Steeplejack declares for a New Deal at Dartmouth College: a birth of opinion and literary creativity, a comprehension of the purposes of the college, an integration of undergraduate life with the activities and culture of the outside world.

We declare definite war upon pseudo-intellectualism, upon insincere writing and speech-making, upon undirected emotion and cinematic leadership.

Nice! They have aligned themselves with Roosevelt, they are taking on the theater of education, trying to engage outside the Dartmouth bubble, and giving it away for free to "do our part." Curiously, though, they seem to see nothing wrong with using the Baker weather vane...

Take a look at Dartmouth's version of progressive politics in 1933 by asking for DC History LH1 .D3S8.


Friday, July 30, 2021

Bookplates in the Atmosphere

Image of Amelia Earhart's bookplateHere at Rauner, we have an interesting collection of various famous people's bookplates, which they would paste into the inside covers of their books to indicate that any particular volume belonged to them. The focus of the collection is primarily American and British personalities.⁠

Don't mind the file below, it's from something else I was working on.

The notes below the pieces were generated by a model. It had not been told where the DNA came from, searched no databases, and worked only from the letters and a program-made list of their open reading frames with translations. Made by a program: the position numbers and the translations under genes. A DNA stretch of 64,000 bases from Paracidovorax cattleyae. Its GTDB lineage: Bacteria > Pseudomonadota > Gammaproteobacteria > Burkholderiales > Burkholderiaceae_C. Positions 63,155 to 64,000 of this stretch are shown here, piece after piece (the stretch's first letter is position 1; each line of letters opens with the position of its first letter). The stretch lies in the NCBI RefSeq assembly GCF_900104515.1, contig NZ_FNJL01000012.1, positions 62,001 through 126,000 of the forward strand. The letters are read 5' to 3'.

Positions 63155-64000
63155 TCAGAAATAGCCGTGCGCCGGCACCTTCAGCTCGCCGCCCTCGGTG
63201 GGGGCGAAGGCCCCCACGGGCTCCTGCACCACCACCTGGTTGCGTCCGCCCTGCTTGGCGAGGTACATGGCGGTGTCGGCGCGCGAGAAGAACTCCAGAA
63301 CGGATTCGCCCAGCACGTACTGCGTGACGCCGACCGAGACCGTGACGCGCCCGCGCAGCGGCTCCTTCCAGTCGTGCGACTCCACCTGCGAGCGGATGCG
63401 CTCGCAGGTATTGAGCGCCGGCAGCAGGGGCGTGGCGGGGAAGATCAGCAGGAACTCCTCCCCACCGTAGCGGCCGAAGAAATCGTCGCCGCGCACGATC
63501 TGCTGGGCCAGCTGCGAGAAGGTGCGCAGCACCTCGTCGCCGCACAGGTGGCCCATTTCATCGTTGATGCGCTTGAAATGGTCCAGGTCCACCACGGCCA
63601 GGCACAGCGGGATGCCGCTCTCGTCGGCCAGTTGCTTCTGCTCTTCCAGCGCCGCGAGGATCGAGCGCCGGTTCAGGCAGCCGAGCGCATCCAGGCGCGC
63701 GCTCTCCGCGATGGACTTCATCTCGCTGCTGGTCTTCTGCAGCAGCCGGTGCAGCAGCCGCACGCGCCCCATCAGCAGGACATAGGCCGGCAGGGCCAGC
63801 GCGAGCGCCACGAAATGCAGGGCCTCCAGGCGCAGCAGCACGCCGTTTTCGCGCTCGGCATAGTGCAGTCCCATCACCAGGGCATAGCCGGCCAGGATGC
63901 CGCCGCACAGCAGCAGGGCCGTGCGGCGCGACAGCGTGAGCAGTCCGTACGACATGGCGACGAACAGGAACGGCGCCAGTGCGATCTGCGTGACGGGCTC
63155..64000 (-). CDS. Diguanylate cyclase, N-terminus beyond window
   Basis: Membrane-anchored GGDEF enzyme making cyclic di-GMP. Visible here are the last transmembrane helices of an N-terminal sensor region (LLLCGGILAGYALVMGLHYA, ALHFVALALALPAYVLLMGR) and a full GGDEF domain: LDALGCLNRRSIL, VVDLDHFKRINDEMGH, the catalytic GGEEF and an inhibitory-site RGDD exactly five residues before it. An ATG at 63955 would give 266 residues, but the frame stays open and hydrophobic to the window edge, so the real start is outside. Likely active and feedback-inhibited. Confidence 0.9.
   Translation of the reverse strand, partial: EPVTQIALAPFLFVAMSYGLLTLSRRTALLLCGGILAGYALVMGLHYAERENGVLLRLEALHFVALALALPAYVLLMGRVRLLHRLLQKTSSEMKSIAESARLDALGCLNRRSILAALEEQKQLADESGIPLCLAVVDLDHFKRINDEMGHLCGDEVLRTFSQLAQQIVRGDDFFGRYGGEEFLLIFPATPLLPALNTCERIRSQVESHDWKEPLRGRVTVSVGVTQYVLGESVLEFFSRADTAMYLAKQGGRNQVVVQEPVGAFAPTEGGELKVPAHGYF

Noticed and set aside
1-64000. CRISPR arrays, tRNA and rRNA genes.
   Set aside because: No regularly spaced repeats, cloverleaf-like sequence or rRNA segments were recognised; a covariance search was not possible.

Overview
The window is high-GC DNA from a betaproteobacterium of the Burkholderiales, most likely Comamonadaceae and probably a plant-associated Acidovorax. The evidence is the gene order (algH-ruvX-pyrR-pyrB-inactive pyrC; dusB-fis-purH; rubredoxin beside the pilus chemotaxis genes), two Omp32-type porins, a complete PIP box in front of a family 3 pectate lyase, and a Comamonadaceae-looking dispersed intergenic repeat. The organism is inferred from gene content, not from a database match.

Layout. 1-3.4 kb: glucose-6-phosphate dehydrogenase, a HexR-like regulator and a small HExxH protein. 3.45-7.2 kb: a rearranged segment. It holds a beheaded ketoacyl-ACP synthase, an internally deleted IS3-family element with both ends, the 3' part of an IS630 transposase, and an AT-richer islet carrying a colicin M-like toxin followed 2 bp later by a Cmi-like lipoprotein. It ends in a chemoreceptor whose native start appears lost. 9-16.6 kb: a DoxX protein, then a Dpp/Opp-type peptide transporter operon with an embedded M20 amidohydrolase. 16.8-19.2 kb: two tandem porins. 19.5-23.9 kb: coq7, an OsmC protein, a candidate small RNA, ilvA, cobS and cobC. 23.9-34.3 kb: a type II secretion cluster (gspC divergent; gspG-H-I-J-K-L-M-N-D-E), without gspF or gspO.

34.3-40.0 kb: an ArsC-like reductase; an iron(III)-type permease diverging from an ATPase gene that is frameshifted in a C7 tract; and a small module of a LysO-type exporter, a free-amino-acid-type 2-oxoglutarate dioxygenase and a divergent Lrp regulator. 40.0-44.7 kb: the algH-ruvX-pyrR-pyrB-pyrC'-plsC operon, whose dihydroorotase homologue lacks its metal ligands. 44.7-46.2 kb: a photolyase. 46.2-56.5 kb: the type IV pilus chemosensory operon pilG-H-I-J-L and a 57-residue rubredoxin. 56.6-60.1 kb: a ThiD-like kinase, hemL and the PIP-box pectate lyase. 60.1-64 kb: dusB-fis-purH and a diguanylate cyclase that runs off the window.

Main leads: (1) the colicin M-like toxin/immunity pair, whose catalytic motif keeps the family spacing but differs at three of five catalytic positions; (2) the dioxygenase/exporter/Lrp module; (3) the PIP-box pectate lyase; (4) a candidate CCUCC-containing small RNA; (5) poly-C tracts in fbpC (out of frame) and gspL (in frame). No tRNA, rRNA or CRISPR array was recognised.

Recently, we discovered this very plain but very cool bookplate that belonged to Amelia Earhart, the first female aviator to fly solo across the Atlantic Ocean. This exciting find seemed particularly relevant given the recent trip into space by another aviation pioneer, Wally Funk.⁠

To explore the Bookplates collection, explore the finding aid for Iconography 1733 and then come to Rauner and ask to see whichever fascinating paste-in of a famous person that you'd like.

Tuesday, July 27, 2021

The Very Person of Death

the complete text of "Apostrophe to Death"One of the most exciting aspects of our collections is the way that Dartmouth students interpret primary sources to create new ideas within the context of the classroom. On Tuesdays this summer, we will publish posts that were originally written by students in Michael Chaney's Literary History survey course during the Winter 2021 term. Each student essay comparatively examines two poems, one from the Dartmouth student newspaper and the other by a canonical American or British author. Today's post compares "The Masque of the Red Death," by Edgar Allen Poe, with "Apostrophe To Death, On His Removal of an Intimate Friend," published in the student newspaper The Dartmouth.

In Poe’s story “The Masque of the Red Death” and the poem “Apostrophe To Death,” we see personified depictions of death. Both demonstrate our difficulties discussing death as anything but a tangible being on which we can place blame.